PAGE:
Last Monday, the White House took provocative measures in declaring North Korea an official “sponsor of terrorism.” This designation was met with little concern by news sources, who primarily considered it a symbolic move. Among a variety of consequences, the measure would prevent the United States from providing military equipment to the authoritarian state, but in reality, this transfer of arsenal hasn’t occurred for over 70 years. The real impact of the designation is the implementation of a variety of new sanctions aimed at incapacitating the North Korean economy. The heaviest burden will be carried not by Kim Jong-un’s administration, but by the people of North Korea.
Human Rights Watch routinely reports the appalling nature of living conditions in North Korea. Basic rights, including freedom of speech, religion, and assembly, are blocked by the state. Widespread starvation and forced labour remain rampant. Discrimination and huge discrepancies in wealth provide fertile ground for domestic disputes. The humanitarian crisis occurring in North Korea should be at the forefront of international crisis management conversations, but the United Nations and major international actors continue to focus on the state’s nuclear program. By instituting such extreme export limitations, the United States and other powerful nations are hurting the businesses and workers in these export industries.
In a democratic, uncorrupted government, sanctions have the potential to significantly affect administrative decisions, but in a state controlled by a leader who fails to show remorse for widespread starvation and deplorable living conditions, sanctions have little effect. America has attempted to deter North Korea from nuclear development through sanctions on seven separate occasions and has failed each time. In the past, North Korea has responded by further tightening its borders, making emigration nearly impossible for civilians seeking refuge.
America has a long history of imposing sanctions on North Korea and its citizens. Sanctions enforced in early August were implemented as a tool to coerce Kim Jong-un into nuclear disarmament. The sanctions were in the form of trade barriers, including import and export bans. They were aimed at deterring North Korea from its nuclear program by persuading China, the nation’s largest trade partner, to apply the same restrictions. While in theory this approach seems appropriate, in examining China’s relationship with North Korea, the tactic loses credibility. China has set a strong precedent of failing to apply conditions established by sanctions. Since January, strides have been made to deconstruct this reputation, but China’s legacy as a non-participant in these measures remains.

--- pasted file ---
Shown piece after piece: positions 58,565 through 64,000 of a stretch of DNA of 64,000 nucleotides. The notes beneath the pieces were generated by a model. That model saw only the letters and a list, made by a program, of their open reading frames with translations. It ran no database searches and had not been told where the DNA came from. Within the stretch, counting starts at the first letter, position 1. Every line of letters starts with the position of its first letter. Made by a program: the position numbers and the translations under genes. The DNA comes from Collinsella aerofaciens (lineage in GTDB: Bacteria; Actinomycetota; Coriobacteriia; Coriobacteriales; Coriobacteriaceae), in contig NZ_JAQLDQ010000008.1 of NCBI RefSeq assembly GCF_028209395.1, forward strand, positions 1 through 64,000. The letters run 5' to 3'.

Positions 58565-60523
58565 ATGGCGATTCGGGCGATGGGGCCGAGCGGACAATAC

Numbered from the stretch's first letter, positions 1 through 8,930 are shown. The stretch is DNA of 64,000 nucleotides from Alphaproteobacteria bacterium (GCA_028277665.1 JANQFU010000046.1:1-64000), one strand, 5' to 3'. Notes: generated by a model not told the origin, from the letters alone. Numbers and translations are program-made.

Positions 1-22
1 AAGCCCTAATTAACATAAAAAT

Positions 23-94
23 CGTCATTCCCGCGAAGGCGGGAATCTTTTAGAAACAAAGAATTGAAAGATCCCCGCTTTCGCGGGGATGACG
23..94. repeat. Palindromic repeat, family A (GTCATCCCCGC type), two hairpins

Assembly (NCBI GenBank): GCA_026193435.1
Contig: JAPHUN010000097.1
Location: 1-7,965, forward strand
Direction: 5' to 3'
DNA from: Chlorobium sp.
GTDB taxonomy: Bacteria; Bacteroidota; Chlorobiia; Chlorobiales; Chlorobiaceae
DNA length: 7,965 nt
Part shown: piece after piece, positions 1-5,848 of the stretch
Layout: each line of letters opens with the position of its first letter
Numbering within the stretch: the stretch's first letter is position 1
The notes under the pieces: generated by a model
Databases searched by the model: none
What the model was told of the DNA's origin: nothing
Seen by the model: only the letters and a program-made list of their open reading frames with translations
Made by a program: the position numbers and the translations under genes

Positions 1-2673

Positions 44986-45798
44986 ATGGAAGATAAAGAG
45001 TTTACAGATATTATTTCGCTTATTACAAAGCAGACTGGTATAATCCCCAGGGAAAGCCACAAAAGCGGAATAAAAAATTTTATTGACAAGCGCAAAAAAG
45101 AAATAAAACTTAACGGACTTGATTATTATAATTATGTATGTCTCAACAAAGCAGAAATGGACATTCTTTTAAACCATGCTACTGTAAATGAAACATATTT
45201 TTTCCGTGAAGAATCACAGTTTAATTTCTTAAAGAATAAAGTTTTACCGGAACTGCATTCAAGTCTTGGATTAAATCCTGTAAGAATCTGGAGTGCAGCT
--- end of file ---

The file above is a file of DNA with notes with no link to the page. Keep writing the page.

We must ask whether this designation was made with the intention of deterring North Korea from further nuclear development or whether this is another example of a powerful Western state exerting its dominance over a non-Western state. The sanctions, examined at a distance, seem plausible, but when assessed within its context, prove far less convincing. Before imposing harsh sanctions on an already struggling populace, lawmakers must understand the implications of their actions. As Austin Neudecker, economist and MIT graduate articulated, “It is exceedingly dangerous to beat our chests at a dictator eager to show his people just how ruthless he can be.”
- U.S. Declares North Korea A “Sponsor Of Terrorism” - December 2, 2017